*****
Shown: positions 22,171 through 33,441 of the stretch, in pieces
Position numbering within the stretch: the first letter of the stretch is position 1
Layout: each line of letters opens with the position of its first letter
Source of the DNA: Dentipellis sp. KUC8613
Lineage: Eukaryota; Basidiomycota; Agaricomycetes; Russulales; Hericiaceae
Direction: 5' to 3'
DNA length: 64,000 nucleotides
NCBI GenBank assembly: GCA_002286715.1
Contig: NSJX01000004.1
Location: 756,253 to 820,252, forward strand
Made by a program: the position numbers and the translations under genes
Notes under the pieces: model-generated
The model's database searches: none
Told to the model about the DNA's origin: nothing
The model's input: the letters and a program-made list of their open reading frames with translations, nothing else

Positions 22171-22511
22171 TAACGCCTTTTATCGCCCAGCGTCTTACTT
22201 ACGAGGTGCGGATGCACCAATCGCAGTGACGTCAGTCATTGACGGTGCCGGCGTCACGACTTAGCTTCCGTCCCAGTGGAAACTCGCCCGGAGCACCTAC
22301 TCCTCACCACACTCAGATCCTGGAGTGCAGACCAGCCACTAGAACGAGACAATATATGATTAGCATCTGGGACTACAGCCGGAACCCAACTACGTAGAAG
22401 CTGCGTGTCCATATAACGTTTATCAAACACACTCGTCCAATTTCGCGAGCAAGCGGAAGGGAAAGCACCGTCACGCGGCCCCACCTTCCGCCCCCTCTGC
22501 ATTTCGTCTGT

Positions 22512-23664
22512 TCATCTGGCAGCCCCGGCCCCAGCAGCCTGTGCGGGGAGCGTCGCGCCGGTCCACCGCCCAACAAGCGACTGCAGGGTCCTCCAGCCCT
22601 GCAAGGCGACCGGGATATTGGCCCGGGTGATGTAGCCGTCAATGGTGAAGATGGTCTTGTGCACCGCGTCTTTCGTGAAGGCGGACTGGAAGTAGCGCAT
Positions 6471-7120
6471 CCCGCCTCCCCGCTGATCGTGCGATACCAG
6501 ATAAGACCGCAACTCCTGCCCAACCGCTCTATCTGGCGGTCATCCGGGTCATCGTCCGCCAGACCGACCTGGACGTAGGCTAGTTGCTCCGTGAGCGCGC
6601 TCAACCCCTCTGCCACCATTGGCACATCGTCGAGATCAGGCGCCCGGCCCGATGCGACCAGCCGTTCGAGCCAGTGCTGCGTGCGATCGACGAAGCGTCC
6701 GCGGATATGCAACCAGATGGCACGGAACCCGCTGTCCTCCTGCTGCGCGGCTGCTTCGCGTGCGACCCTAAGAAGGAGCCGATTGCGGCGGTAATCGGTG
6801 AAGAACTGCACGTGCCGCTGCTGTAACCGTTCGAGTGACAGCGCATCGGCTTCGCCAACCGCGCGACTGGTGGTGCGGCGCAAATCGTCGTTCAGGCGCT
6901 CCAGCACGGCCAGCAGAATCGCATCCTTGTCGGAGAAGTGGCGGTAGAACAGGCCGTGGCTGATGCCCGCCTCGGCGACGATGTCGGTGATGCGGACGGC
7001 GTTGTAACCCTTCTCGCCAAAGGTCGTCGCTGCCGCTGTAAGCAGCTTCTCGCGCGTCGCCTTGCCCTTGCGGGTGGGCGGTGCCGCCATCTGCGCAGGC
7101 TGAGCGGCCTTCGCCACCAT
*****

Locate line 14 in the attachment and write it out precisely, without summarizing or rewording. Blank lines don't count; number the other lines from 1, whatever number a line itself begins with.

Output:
Told to the model about the DNA's origin: nothing